3500 BC Fixed wheels on carts are invented - the first wheeled vehicles in history. Other early wheeled vehicles include the chariot. 3500 BC River boats are invented - ships with oars 2000 BC Horses are domesticated and used for transportation. 181-234 The wheelbarrow is invented. 770 Iron horseshoes improve transportation by horse 1492 Leonardo da Vinci first to seriously theorize about flying machines - with over 100 drawings that illustrated his theories on flight 1620 Cornelis Drebbel invented the first submarine - an human oared submersible 1662 Blaise Pascal invents the first public bus - horse-drawn, regular route, schedule, and fare system 1740 Jacques de Vaucanson demonstrates his clockwork powered carriage 1783 First practical steamboat demonstrated by Marquis Claude Francois de Jouffroy d'Abbans - a paddle wheel steamboat 1783 The Montgolfier brothers invent the first hot air balloons 1787 Steamboat invented 1769 First self-propelled road vehicle invented by Nicolas Joseph Cugnot 1790 Modern bicycles invented 1801 Richard Trevithick invented the first steam powered locomotive (designed for roads) 1807 Isaac de Rivas makes a hydrogen gas powered vehicle - first with internal combustion power however, very unsuccessful design 1807 First steamboat with regular passenger service - inventor Robert Fulton's Clermont 1814 George Stephenson invents the first practical steam powered railroad locomotive 1862 Jean Lenoir makes a gasoline engine automobile 1867 First motorcycle invented 1868 George Westinghouse invents the compressed air locomotive brake - enabled trains to be stopped with fail-safe accuracy 1871 First cable car invented
1885 Karl Benz builds the world's first practical automobile to be powered by an internal combustion engine 1899 Ferdinand von Zeppelin invents the first successful dirigible - the Zeppelin 1903 The Wright Brothers invent and fly the first engined airplane 1907 Very first helicopter - unsuccessful design 1908 Henry Ford improves the assembly line for automobile manufacturing 1908 Hydrofoil boats co-invented by Alexander Graham Bell & Casey Baldwin - boats that skimmed water 1926 First liquid propelled rocket launched 1940 Modern helicopters invented 1947 First supersonic jet flight 1956 Hovercraft invented 1964 Bullet train transportation invented 1969 First manned mission (Apollo) to the Moon 1970 First jumbo jet 1981 Space shuttle launched Development of Traffic Signs On 10 December 1868, the first traffic lights were installed outside the British Houses of Parliament in London, by the railway engineer J. P. Knight.They resembled railway signals of the time, with semaphore arms and red and green gas lamps for night use. The gas lantern was turned with a lever at its base so that the appropriate light faced traffic. Unfortunately, it exploded on 2 January 1869, injuring the policeman who was operating it The modern electric traffic light is an American invention. As early as 1912 in Salt Lake City, Utah, policeman Lester Wire invented the first red-green electric traffic lights. On 5 August 1914, the American Traffic Signal Company installed a traffic signal system on the corner of East 105th Street and Euclid Avenue in Cleveland, Ohio.It had two colours, red and green, and a buzzer, based on the design of James Hoge, to provide a warning for colour changes. Pedestrian Crossing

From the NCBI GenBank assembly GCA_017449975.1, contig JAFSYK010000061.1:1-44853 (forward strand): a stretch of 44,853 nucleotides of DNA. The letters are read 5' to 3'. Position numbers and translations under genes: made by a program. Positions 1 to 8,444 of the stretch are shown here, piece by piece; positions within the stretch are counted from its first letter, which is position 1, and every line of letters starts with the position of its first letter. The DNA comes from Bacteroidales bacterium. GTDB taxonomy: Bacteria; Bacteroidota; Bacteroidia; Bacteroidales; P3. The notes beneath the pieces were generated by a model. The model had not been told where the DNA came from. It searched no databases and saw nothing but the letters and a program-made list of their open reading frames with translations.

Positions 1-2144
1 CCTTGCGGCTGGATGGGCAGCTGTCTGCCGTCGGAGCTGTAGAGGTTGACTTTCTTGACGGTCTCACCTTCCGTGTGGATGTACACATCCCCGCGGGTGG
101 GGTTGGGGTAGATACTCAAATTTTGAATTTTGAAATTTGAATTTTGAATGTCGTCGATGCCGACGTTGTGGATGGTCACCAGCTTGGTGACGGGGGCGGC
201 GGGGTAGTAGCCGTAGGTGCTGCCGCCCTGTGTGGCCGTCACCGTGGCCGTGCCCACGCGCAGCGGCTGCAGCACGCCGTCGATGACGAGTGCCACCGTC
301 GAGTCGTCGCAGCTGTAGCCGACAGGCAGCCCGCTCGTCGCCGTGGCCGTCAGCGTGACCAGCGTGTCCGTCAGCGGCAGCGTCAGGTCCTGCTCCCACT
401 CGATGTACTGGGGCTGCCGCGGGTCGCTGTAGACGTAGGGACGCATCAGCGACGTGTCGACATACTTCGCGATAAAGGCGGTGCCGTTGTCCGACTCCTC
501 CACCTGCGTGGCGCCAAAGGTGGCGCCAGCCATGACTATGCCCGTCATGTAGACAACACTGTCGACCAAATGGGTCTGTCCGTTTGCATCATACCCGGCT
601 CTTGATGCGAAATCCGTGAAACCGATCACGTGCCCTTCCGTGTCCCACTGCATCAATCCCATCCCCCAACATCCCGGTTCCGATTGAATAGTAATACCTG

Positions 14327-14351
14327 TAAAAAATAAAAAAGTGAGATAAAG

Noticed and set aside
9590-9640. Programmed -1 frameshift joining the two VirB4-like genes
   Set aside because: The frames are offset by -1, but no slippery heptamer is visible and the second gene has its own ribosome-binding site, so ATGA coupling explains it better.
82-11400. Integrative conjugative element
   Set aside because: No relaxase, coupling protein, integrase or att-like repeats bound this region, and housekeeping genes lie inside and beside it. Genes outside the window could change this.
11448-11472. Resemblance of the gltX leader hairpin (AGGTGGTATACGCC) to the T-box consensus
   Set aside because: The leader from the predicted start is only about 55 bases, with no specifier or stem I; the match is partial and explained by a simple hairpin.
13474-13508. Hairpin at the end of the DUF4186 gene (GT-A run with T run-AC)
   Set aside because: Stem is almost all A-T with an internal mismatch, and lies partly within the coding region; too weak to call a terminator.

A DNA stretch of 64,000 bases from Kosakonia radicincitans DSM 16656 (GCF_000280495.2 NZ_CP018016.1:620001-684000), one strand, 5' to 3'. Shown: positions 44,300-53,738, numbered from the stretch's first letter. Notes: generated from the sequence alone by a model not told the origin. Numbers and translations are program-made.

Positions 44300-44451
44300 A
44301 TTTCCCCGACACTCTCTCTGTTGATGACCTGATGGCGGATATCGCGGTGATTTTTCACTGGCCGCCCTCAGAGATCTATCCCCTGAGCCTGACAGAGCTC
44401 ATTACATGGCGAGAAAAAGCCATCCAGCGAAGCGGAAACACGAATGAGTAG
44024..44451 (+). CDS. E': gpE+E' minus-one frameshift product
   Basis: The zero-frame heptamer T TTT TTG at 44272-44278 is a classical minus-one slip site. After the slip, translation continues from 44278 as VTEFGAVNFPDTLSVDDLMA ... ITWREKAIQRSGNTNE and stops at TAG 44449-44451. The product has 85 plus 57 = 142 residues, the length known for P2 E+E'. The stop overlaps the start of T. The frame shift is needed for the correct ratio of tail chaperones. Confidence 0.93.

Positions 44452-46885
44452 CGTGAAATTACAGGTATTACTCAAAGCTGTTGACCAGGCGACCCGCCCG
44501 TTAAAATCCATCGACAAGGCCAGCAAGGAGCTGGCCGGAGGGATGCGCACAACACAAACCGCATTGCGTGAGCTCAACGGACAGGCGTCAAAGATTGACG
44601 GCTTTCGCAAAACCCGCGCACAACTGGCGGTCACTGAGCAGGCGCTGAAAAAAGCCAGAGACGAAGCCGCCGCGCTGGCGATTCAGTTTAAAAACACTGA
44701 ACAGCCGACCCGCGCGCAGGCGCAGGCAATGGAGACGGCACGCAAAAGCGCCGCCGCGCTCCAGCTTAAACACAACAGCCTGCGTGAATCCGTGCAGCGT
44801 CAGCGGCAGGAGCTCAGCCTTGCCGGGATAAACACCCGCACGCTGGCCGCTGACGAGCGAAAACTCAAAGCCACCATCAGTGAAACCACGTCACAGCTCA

The pedestrian crossing were instituted in Britain in 1934. The roads were marked by dotted lines. On the pavement there were striped Belisha beacon light poles named after Britain's Minister of Transport L. Hore-Belisha. The Zebra crossing with black and white stripes was developed after the second world war. First Box Junction Box junctions, marked with yellow cross-hatching, were introduced in London during 1964. The aim was to prevent traffic blocking junctions when it could not proceed and this was successful. First Traffic Police Woman Police women were used for traffic control duties for the first time in Paris in 1964. In Delhi we introduced women traffic police in 1989. The Motor Car Act The Motor Car Act of Britain came into force on 1st January 1904. It required that all cars be registered and carry a number plate, and all motorists to have a driving licence. But there was no driving test to pass and the licence was obtained by filing up a form and paying the fee at a post office. The act made dangerous driving an indictable offence. Origin of our Traffic Laws CONVENTION ON ROAD TRAFFIC Geneva, 19 September 1949 Components of Traffic Management Traffic Education– comprises all means for public information and the safety education of both drivers and pedestrians as to traffic laws and the use of traffic facilities and an adequate training programs in traffic control throughout the police unit. Traffic Engineering– that phase of engineering which deals with the planning and geometric design of streets, highways and abutting lands, and with traffic operation thereon, as their use is related to the safe, convenient and economic transportation of persons and goods. Traffic Law Enforcement – comprises al police activities in connection with the direction of traffic, regulation and education of drivers, determine potential offenders, constant patrol, giving of assistance in the prosecution of offenders, investigation of accidents, follow-up complaints, requesting police action, warning, summoning or arrest of violators, reporting of road hazards and obstruction. Environment Enactment of Traffic Laws
Economy Driver Professional Driver – shall mean every and any driver hired or paid for driving or operating a motor vehicle, whether for private use or for public. Categories of Drivers 1. Tourist 2. International Driver 3. Government 4. Professional 5. Non-professional 6. Student Permit Classification of Road 1. National Road 2. Provincial Road 3. City Road 4. Municipal Road 5. Barangay Road 6. Private Road Traffic Control Devices Traffic Islands– are areas within the roadway constructed in a manner to establish physical channels through which vehicular traffic is guided, that will segregate pedestrian. Kinds of Traffic Islands 1. Divisional and or Pedestrian Barrier 2. Channelizing Island 3. Refuge Island 4. Rotary Island